Vitamin D deficiency can lead to various health problems, and supplementing with vitamin D3 is recommended by health authorities.
Additionally, probiotics can be beneficial for children, especially in certain situations like after antibiotic use or during travel.
It's important to follow recommended dosage guidelines and be cautious about excessive intake, particularly with vitamin A, as it can become toxic in high amounts.
Ultimately, promoting a healthy diet and lifestyle should be the foundation of supporting children's overall well-being, with supplements used as a supplementary measure when necessary.
Q: Should I give my children vitamin and mineral supplements?
It depends on your child's specific needs. While a balanced diet should provide most nutrients, supplementation can be beneficial in certain situations.
Consult with a healthcare professional to determine if your child requires supplements.
Q: Are chewable gummy multivitamins a good option for children?
It's important to choose high-quality multivitamins that are not low in nutrients and are well-absorbed.
Be cautious of very sweet chewable gummy types, as they may not provide sufficient nutrients.
Opt for reputable brands and consult with a healthcare professional for recommendations.
Q: What nutrients are commonly deficient in children?
B vitamins, particularly methyl B12 and methyl folate, as well as magnesium and calcium, are commonly deficient in children.
Considering these nutrients as part of multivitamins or separate supplements can be beneficial.
However, it's best to consult with a healthcare professional to determine specific deficiencies.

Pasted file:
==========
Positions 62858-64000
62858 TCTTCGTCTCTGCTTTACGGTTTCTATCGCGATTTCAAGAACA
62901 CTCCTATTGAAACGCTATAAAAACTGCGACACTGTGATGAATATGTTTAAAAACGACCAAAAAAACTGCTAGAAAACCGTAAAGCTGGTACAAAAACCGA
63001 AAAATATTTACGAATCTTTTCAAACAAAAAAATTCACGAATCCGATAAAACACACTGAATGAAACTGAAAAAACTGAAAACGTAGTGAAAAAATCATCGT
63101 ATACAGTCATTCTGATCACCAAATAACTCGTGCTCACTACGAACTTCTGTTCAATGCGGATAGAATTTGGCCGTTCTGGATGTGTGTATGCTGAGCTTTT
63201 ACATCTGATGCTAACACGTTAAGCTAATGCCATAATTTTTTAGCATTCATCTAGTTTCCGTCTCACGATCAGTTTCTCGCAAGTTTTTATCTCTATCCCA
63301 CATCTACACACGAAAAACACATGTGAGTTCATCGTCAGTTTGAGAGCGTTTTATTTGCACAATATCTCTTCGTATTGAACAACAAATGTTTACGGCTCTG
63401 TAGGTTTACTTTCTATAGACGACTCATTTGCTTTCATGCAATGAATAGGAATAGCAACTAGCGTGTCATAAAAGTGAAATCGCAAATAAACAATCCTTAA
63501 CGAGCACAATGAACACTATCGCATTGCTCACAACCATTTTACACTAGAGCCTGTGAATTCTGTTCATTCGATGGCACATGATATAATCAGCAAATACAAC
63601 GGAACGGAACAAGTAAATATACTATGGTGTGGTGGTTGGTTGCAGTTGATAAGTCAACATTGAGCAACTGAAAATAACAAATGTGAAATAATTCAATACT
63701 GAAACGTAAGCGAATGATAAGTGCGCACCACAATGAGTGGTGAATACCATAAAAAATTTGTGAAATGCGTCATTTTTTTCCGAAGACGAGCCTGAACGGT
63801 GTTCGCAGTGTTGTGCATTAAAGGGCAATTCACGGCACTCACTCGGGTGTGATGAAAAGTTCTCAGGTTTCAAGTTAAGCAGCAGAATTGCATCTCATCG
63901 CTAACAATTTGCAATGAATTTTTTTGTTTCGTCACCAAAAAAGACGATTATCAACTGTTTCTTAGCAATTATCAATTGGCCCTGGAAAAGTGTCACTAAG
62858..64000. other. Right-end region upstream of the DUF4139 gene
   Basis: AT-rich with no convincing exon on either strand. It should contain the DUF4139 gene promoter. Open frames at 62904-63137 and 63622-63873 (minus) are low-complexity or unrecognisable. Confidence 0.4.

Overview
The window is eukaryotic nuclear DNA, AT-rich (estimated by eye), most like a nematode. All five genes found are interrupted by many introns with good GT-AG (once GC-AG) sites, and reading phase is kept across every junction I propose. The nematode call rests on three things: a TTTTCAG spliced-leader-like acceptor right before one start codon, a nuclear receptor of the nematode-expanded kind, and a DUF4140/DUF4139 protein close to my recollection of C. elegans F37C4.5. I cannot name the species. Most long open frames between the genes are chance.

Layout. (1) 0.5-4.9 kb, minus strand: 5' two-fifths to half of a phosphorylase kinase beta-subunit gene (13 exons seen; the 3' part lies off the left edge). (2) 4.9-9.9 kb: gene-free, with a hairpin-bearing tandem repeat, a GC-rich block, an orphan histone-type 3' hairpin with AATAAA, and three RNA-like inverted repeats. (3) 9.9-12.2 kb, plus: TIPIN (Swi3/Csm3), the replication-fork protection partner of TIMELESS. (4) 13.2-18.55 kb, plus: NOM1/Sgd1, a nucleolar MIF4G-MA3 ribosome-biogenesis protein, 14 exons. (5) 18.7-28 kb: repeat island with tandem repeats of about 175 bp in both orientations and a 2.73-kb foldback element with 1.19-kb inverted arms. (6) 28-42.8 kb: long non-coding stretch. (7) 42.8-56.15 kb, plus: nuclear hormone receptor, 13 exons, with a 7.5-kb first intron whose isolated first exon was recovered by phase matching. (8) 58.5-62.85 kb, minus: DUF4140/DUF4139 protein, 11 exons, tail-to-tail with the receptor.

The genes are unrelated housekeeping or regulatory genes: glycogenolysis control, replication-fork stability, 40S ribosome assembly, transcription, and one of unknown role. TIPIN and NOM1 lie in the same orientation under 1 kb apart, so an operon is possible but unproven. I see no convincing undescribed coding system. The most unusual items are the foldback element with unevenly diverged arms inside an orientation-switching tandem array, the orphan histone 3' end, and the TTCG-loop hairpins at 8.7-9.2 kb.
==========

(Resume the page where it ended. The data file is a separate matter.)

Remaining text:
Q: Is vitamin D supplementation necessary for children?
Vitamin D is essential for healthy development, especially in regions with limited sunlight exposure.
The UK Department of Health recommends vitamin D supplements for all children under five years old, starting from around six months of age.
Pregnant and breastfeeding women should also take vitamin D supplements. Consult with a healthcare professional for specific dosage recommendations.
Q: Can probiotics benefit children?
Probiotics, beneficial bacteria, can be beneficial for children, especially after antibiotic use, during travel, or in cases of digestive issues.
It's important to choose age-appropriate probiotics and consult with a healthcare professional for recommendations.
Q: Are there any risks associated with taking multivitamins?
Generally, multivitamins are safe when taken according to the recommended dosage. However, exceeding the recommended levels, especially for vitamin D, can be harmful.
Vitamin A can also become toxic in high amounts. It's important to follow dosage guidelines and consult with a healthcare professional if you have concerns.
Q: Can a multivitamin replace a healthy diet?
No, a multivitamin cannot replace a healthy diet.
While supplementation can help ensure nutrient intake, it's crucial to prioritize obtaining nutrients from food sources as they are better absorbed by the body.
Encourage a well-balanced diet consisting of organic fruits, vegetables, and other nutritious foods.
Q: How can I promote my child's overall well-being?
The best way to support your child's health is through a healthy diet, regular physical activity, and a balanced lifestyle.
Focus on providing nutritious meals, encourage outdoor activities, prioritize sleep, and maintain good hygiene practices.
Supplements should be used as a supplementary measure when necessary, not as a substitute for a healthy lifestyle.